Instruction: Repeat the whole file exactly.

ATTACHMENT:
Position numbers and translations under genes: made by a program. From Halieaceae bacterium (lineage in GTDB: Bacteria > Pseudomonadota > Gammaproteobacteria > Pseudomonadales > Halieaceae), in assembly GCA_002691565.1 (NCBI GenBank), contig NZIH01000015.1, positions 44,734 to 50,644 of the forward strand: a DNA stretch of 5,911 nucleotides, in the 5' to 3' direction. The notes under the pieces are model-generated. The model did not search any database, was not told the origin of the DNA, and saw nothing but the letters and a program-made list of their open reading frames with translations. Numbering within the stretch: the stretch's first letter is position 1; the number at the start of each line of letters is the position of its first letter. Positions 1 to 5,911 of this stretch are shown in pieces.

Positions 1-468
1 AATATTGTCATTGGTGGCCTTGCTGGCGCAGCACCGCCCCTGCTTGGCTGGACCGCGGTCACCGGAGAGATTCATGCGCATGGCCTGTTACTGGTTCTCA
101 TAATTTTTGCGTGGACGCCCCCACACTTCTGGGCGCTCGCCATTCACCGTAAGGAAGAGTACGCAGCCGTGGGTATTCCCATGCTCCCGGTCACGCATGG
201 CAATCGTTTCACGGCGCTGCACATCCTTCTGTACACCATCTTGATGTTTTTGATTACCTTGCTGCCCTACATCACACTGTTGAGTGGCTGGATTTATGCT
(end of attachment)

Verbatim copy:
Position numbers and translations under genes: made by a program. From Halieaceae bacterium (lineage in GTDB: Bacteria > Pseudomonadota > Gammaproteobacteria > Pseudomonadales > Halieaceae), in assembly GCA_002691565.1 (NCBI GenBank), contig NZIH01000015.1, positions 44,734 to 50,644 of the forward strand: a DNA stretch of 5,911 nucleotides, in the 5' to 3' direction. The notes under the pieces are model-generated. The model did not search any database, was not told the origin of the DNA, and saw nothing but the letters and a program-made list of their open reading frames with translations. Numbering within the stretch: the stretch's first letter is position 1; the number at the start of each line of letters is the position of its first letter. Positions 1 to 5,911 of this stretch are shown in pieces.

Positions 1-468
1 AATATTGTCATTGGTGGCCTTGCTGGCGCAGCACCGCCCCTGCTTGGCTGGACCGCGGTCACCGGAGAGATTCATGCGCATGGCCTGTTACTGGTTCTCA
101 TAATTTTTGCGTGGACGCCCCCACACTTCTGGGCGCTCGCCATTCACCGTAAGGAAGAGTACGCAGCCGTGGGTATTCCCATGCTCCCGGTCACGCATGG
201 CAATCGTTTCACGGCGCTGCACATCCTTCTGTACACCATCTTGATGTTTTTGATTACCTTGCTGCCCTACATCACACTGTTGAGTGGCTGGATTTATGCT